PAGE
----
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Diagnostic Description

Adult male bronze green above, white forehead, white above eye, bright green crown, tail bronze green, barred black and white at sides, white tips with black subterminal bar, below white with blackish bars, UnW-C barred, eye-ring red, iris red, bill black, feet grey. Female eye-ring tan to yellow or white, iris brown. Juvenile duller, grey-brown above, white to rufous below aith trace of barring on flanks, UnW-C unbarred or nearly so, eye-ring dull red, iris brown. Races differ widely in plumage.

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Source: Birds of Papua New Guinea

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Ecology

Habitat

Habitat and Ecology

Systems
  • Terrestrial
  • Freshwater
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Source: IUCN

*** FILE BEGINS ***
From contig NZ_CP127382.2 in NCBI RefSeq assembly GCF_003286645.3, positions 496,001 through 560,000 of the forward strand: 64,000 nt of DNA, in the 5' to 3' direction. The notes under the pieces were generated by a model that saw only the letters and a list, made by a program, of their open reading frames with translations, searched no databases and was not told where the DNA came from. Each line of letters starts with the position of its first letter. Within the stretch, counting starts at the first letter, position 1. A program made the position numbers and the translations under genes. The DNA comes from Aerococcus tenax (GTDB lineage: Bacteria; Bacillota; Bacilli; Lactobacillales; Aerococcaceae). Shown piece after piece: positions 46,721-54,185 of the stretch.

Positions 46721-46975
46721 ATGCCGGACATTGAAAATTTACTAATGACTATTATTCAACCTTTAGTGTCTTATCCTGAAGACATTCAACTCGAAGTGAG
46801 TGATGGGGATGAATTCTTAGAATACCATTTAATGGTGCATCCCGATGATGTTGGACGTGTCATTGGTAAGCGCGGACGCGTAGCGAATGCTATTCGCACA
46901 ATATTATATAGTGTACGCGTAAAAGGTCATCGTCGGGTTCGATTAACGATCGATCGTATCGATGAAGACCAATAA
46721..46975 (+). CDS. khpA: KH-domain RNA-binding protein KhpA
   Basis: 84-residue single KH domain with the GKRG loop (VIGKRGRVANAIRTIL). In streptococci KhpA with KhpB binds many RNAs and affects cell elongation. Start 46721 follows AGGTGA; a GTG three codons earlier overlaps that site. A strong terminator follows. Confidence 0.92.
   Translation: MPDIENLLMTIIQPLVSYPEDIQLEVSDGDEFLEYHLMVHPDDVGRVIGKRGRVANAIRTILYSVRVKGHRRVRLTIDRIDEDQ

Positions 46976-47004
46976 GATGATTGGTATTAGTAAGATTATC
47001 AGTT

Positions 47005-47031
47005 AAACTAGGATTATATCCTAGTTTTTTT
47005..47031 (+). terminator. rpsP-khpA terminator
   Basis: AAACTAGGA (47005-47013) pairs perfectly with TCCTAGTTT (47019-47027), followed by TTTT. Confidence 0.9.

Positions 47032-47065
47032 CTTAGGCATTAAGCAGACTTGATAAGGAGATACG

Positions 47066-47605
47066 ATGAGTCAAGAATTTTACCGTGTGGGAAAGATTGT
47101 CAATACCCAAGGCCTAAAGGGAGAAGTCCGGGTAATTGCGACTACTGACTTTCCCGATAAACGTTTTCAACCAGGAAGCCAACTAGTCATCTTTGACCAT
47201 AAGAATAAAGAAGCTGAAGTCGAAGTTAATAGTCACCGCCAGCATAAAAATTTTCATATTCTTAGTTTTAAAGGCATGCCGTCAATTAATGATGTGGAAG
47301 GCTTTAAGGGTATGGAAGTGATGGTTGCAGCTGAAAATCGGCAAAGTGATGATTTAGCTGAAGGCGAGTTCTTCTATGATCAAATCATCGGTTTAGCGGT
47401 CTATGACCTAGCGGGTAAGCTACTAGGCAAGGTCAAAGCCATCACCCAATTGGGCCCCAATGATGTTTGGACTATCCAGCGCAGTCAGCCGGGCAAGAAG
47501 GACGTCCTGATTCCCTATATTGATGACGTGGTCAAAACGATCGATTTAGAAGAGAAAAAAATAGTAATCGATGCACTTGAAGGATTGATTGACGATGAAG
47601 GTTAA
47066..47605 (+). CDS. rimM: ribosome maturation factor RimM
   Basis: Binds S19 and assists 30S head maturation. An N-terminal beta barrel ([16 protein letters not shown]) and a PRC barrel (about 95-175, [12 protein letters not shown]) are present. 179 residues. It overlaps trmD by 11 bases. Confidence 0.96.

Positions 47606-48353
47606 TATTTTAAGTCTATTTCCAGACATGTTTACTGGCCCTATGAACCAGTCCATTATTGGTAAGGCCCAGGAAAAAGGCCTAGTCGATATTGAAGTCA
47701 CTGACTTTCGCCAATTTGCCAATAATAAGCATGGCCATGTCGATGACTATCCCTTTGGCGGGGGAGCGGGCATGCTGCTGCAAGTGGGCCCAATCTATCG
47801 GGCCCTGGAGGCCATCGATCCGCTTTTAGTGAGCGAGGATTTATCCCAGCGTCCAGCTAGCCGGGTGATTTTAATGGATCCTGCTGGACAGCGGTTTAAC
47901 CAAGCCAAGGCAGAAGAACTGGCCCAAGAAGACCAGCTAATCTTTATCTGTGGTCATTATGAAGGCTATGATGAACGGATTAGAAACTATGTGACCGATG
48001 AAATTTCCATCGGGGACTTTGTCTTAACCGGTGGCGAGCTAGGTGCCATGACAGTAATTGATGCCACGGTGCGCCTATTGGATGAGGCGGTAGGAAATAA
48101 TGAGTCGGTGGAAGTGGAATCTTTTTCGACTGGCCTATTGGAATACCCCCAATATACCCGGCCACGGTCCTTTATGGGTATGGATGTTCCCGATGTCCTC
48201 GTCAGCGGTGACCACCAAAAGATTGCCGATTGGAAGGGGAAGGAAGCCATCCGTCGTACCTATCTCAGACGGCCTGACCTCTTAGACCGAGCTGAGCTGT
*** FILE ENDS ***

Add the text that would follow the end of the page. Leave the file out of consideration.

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Lowland forest and forest edge, monsoon forest, honeymyrtle swamp forest, secondary growth, vine thickets and mangroves, also frequent in towns. Occurs from sea-level up to 1400 m, in NG, scarce above 500 m

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Source: Birds of Papua New Guinea

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Trophic Strategy

Insect, mainly caterpillars, also beetles and bugs. Forages in canopy.

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Life History and Behavior

Behavior

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Source: Birds of Papua New Guinea

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Reproduction

Brood-parasitic host Gerygone magnirostris in PNG. Eggs olive-brown 20.5 x 15 mm in PNG. Partial migrant.

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Conservation

Conservation Status

IUCN Red List Assessment


Red List Category
LC
Least Concern

Red List Criteria

Version
3.1

Year Assessed
2013

Assessor/s
BirdLife International

Reviewer/s
Butchart, S.

Contributor/s

Justification